Ian Murray, the TUC's senior policy adviser, said: "If an employment sector sets targets which are not subsequently met, then the Government should look to some kind of compulsory approach.
"We have heard about the last chance saloon a number of times over the past 20 years."
While the TUC broadly supports the new-look apprenticeships, with a starting age of 14, Mr Murray said ministers should consider re-introducing training levies if employers fail to invest.
Brendan Barber, general secretary of the Trades Union Congress, told MPs this week that the success or failure of the Government's skills strategy would depend more on employers than any other group.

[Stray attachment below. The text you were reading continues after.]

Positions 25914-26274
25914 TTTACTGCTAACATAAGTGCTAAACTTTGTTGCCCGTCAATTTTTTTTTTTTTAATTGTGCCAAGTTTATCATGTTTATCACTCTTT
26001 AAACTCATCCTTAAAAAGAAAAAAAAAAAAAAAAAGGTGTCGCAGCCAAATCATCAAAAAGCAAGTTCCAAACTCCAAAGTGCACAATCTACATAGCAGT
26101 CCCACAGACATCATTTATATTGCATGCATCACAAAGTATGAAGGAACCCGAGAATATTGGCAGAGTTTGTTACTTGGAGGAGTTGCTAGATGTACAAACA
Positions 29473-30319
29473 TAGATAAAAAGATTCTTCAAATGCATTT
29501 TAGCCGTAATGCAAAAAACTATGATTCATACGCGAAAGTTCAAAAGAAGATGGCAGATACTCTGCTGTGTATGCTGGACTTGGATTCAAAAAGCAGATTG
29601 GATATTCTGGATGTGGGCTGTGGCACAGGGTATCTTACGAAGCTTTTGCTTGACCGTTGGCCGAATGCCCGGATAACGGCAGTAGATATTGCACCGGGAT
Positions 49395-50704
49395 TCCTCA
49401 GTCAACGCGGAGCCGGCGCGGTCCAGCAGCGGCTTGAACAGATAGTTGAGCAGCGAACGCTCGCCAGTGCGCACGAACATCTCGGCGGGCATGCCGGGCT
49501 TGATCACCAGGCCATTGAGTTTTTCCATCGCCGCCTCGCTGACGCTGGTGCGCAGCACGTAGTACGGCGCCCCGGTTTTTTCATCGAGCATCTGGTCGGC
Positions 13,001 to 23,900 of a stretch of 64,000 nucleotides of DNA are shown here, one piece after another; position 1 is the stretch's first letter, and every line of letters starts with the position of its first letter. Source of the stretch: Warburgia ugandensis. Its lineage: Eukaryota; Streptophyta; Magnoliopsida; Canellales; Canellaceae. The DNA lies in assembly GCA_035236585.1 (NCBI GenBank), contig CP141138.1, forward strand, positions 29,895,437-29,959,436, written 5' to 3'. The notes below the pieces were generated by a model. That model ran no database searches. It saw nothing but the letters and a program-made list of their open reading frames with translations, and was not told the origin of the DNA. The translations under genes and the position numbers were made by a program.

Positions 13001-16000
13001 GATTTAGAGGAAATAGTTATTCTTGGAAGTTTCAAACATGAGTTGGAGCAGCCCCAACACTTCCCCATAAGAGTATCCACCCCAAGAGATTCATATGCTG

Under questioning by the Commons education and skills select committee, he said: "I do think that, at the bottom of all this, there is concern about the issue of how we can ensure employers' commitment.
"Do the sector skills councils really engage with employers to make that commitment? I am reasonably confident the Learning and Skills Council is clear about its role but there is a bigger question mark about employers."
The TUC also says the junior apprenticeship pilot schemes for schoolchildren should be evaluated before any decision is made about introducing the scheme nationally from the age of 14.